2. 2. (2005-2009) 25 Role of Partners National Government Agencies (such as NEDA, NAPC, DepEd, PopCom, DAR, DOLE, NCIP, DOH, NCRFW, TESDA, DTI, PNVSCA , DFA, CHR, DSWD, NSCB/NSO and DILG) and Local Government Units to design, implement and monitor the programme and provide policy direction and technical inputs; Members of Congress to enact appropriate laws. Civil society organisations and voluntary organisations, people’s organisations and trade unions, the private sector, employers, academe, and media to undertake advocacy and provide inputs in the policy formulation process. Other Donors (such as CIDA, AUSAID, USAID, ADB, EU, DANIDA, WB, JICA) to provide complementary resources and technical assistance and inputs or UN to tie-up with their existing programmes. Resource Mobilisation Targets UNDP: US$ 3 million (Regular Resources); US$ 3 million (Other Resources) UNFPA: US$ 4.0 million (Regular Resources); US$ .5 million (Other Resources) UNICEF: US$ 1.5 million (Regular Resources); US$ 4 million (Other Resources) FAO: US$ 2.3 million ILO: US$ 5.05 million UNIDO: US$ 1 million UNAIDS: US$ 20,000 TOTAL RESOURCES: US$ 24.37 million Coordination Mechanisms and Programme Modalities A United Nations inter-Agency Poverty Technical Working Group shall prepare a coordinated inter-Agency implementation workplan for collaborative activities under the UNDAF outcome, in consultation with the concerned partners. The United Nations Country Team shall pursue a partnership agreement with major partners, such as World Bank and Asian Development Bank, for funding, exchange of information and support to relevant programmes. AREA FOR COOPERATION: BASIC SOCIAL SERVICES National priority or goals: Comprehensive Human Development and Protecting the Vulnerable – The social bias that underpins public policy under the administration is embodied in five core strategies for fighting poverty, namely: (a) asset reform programme or the redistribution of physical and resource assets, particularly land and credit; (b) human development services, particularly basic education, health, shelter, water and electricity; (c) social protection of the poorest and most vulnerable sectors and communities through social welfare and assistance, local safety nets and social security and insurance; (d) participation of the poor in governance; and (e) security and protection against violence, including in the home. UNDAF outcome by the end of the programme cycle: By 2009, increased and more equitable access to and utilization of quality, integrated and sustainable basic social services by the poor and vulnerable. Country Programme Outcomes Country Programme Outputs CP Outcome 1: (UNICEF, UNFPA, WHO, UNAIDS, UNICEF, UNFPA, UNAIDS, WHO UNIC) 1.1 Women, men, adolescents and children are able to make By 2009, more Filipinos, especially children, adolescents and informed choices about responsible health and other women, are aware of their rights, including reproductive behavior and practices by accessing educational services, rights, and are empowered to claim their rights to health and community-based development, protection, participation education. and reproductive health interventions and HIV/AIDS prevention education, thereby ensuring the realisation of their rights CP Outcome 2: (UNICEF, UNFPA, WHO, ILO, UNICEF, UNAIDS, WHO, UNFPA, ILO, FAO UNAIDS, FAO, UNIC) 2.1 National legislation in support of international human By 2009, key policies, plans and programmes on comprehen- rights conventions and protocols, including Education for sive, quality, rights-based and culturally sensitive education, All 2015, RH and adolescent RH, is enacted and existing health, nutrition, food and social protection and security national policies, technical guidelines and standards for services for poor and vulnerable groups are designed, children, prevention of gender-based violence, and HIV/ implemented, monitored and evaluated AIDS, tuberculosis, malaria and other public health diseases are fully implemented and institutionalized UNAIDS, WHO, UNDP, UNFPA, UNICEF, ILO, IOM 2.2 National and local institutions, including madaris, are better able to perform their mandated roles in support of rights-based programmes in nutrition, education, including Alternative Learning Systems (ALS), social protection and health, including those related to HIV/AIDS, STIs, tuberculosis, measles, malaria and other public health concerns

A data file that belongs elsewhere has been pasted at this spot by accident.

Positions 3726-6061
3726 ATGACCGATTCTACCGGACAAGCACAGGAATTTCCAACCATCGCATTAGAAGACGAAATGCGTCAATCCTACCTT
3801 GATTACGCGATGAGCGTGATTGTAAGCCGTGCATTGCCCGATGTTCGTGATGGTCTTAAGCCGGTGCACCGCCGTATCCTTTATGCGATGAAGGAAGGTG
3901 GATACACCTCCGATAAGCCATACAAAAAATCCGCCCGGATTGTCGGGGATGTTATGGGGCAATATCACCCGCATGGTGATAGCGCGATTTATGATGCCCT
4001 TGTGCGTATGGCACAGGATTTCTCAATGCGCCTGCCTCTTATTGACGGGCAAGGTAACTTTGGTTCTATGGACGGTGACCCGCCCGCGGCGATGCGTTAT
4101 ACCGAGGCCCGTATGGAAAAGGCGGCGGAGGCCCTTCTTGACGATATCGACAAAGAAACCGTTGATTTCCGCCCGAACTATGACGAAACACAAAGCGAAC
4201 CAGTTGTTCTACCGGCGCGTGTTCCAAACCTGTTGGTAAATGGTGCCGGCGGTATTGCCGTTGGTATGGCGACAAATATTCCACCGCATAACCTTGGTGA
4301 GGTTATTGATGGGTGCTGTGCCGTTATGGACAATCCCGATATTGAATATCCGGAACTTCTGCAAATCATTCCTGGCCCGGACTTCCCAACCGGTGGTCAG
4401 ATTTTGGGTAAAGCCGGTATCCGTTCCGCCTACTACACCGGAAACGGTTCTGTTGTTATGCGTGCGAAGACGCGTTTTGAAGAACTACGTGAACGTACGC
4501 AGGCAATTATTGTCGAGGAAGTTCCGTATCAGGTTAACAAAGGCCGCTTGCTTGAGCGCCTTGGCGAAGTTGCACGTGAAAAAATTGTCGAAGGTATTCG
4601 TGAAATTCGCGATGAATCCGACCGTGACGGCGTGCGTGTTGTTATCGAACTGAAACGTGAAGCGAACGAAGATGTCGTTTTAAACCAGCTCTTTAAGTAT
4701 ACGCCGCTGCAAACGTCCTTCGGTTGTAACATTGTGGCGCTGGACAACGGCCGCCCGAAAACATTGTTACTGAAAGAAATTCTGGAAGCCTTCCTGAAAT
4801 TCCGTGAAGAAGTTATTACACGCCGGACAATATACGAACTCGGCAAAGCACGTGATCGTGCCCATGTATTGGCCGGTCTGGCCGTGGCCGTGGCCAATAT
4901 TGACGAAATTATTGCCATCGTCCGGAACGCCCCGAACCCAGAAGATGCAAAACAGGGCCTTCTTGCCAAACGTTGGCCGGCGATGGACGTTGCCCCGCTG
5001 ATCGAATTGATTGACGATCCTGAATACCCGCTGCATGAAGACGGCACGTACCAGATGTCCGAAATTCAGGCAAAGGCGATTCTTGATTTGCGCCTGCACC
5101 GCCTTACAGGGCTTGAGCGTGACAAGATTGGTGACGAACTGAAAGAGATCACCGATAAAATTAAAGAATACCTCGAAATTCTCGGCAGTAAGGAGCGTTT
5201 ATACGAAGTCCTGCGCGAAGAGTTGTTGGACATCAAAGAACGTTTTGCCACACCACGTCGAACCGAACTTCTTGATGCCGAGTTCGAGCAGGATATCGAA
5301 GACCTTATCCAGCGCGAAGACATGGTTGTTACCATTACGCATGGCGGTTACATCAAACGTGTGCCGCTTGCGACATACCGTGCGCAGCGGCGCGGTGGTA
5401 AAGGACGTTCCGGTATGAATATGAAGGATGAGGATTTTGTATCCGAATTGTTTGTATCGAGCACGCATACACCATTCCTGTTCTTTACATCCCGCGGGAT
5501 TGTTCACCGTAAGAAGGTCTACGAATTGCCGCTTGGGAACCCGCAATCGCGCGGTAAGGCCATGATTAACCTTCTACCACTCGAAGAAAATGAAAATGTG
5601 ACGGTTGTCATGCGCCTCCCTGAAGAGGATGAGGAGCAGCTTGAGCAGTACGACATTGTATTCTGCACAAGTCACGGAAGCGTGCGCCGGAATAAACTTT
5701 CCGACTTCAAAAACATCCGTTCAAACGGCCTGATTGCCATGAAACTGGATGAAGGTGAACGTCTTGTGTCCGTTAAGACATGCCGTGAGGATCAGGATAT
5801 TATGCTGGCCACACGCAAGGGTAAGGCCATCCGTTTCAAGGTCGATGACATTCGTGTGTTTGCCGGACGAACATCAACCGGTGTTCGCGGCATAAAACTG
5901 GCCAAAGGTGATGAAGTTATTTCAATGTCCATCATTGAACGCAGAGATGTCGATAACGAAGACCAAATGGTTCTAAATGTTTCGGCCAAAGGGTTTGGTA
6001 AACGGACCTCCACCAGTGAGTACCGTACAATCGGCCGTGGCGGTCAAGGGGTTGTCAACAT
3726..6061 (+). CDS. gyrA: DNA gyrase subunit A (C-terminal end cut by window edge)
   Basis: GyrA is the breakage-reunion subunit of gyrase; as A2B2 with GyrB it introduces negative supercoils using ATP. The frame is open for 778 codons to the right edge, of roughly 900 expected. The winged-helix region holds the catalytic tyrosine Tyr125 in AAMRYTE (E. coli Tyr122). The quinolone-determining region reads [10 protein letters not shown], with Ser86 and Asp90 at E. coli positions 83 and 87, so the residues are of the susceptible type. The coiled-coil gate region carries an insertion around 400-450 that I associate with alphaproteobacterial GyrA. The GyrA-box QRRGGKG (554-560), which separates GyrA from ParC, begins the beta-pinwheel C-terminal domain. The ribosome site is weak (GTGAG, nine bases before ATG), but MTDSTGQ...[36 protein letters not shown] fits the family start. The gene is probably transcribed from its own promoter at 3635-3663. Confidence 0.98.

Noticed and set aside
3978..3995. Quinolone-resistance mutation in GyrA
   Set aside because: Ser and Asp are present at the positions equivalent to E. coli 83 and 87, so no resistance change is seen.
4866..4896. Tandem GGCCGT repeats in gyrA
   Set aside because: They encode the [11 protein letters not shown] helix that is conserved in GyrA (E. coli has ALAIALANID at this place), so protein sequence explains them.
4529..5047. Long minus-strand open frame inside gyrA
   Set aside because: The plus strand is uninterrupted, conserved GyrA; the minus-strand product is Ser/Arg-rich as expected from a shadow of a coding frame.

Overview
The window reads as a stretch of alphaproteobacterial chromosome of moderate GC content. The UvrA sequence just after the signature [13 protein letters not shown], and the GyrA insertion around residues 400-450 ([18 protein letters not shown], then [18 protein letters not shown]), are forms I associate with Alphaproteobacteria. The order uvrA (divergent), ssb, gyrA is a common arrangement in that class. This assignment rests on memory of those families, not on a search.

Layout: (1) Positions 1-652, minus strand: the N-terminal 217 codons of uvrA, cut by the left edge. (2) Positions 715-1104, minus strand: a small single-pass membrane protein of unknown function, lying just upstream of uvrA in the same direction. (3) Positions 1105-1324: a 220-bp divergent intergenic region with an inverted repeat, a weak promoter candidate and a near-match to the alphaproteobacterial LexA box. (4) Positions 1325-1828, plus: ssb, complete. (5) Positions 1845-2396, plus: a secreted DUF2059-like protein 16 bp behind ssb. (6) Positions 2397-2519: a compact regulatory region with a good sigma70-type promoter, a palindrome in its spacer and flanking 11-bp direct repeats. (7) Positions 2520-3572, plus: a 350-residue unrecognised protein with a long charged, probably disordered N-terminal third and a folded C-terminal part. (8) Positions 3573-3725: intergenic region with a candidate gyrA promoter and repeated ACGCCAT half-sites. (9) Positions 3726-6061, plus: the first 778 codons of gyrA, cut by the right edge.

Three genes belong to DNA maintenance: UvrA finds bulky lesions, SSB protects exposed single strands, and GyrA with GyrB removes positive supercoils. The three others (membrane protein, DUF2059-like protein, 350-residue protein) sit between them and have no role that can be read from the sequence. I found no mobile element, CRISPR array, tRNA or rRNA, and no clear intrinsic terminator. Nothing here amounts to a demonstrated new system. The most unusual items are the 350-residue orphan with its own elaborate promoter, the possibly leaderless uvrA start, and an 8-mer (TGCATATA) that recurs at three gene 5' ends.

3. 3. 26 The United Nations Development Assistance Framework in the Philippines Country Programme Outcomes Country Programme Outputs UNFPA, UNAIDS, WHO, UNICEF 2.3 Health facilities better able to provide quality, client- oriented, gender- and culture-sensitive RH and CMCHN information/ services, including vaccines, micronutrients, contraceptives and anti-retroviral drugs, particularly for the poor and vulnerable UNICEF, UNFPA, UNAIDS, WHO 2.4 Access to and quality of ECCD programmes and basic education are enhanced; adolescent RH and HIV/AIDS prevention is mainstreamed in the formal and non-formal education systems; and social security schemes and other protection services, for children and workers in the informal sector and migrants are developed and implemented UNICEF, WHO, ILO, UNFPA 2.5 LGUs support and monitor progress in delivery of basic social services, such as comprehensive maternal and child health and nutrition (CMCHN), reproductive health, ECCD and basic education and child safety or other social protec- tion services. Role of Partners National and Local Government Agencies (DOH, DSWD, DepEd, DOJ, CWC, PopCom, NCRFW, PNAC, PSWD, NEDA, DOF, DILG, DOLE, PIA, PNVSCA and other relevant NGAs), to provide policy framework/direction, technical assistance and resource support; NG field units and Local Government Units to design , implement, and monitor the programmes and at local level, undertake resource allocation/mobilisation; Members of Congress to enact appropriate laws and at national level ensure availability of resources. Civil society organisations and voluntary organisations, people’s organisations and trade unions, the private sector, employers, academe, and media to undertake advocacy and provide technical inputs in the planning, implementa- tion and monitoring stages. Other Donors (such as ADB, AUSAID, JBIC and WB) to provide complementary resources and technical assistance and inputs. Resource Mobilization Targets UNFPA: US$ 11.5 million (Regular Resources); US $ 4 million (Other Resources) UNICEF: US$ 6 million (Regular Resources); US$ 16 million (Other Resources) ILO: US$ 305,000 UNAIDS: US$ 50,000 TOTAL RESOURCES: US$ 37.855 million Coordination Mechanisms and Programme Modalities A United Nations inter-Agency Basic Social Services Technical Working Group shall prepare a coordinated inter-Agency implementation workplan for collaborative activities under the UNDAF outcome, in consultation with the concerned partners. The United Nations Country Team shall pursue a partnership agreement with major partners, such as bilateral donor agencies for funding, exchange of information and support to relevant programmes.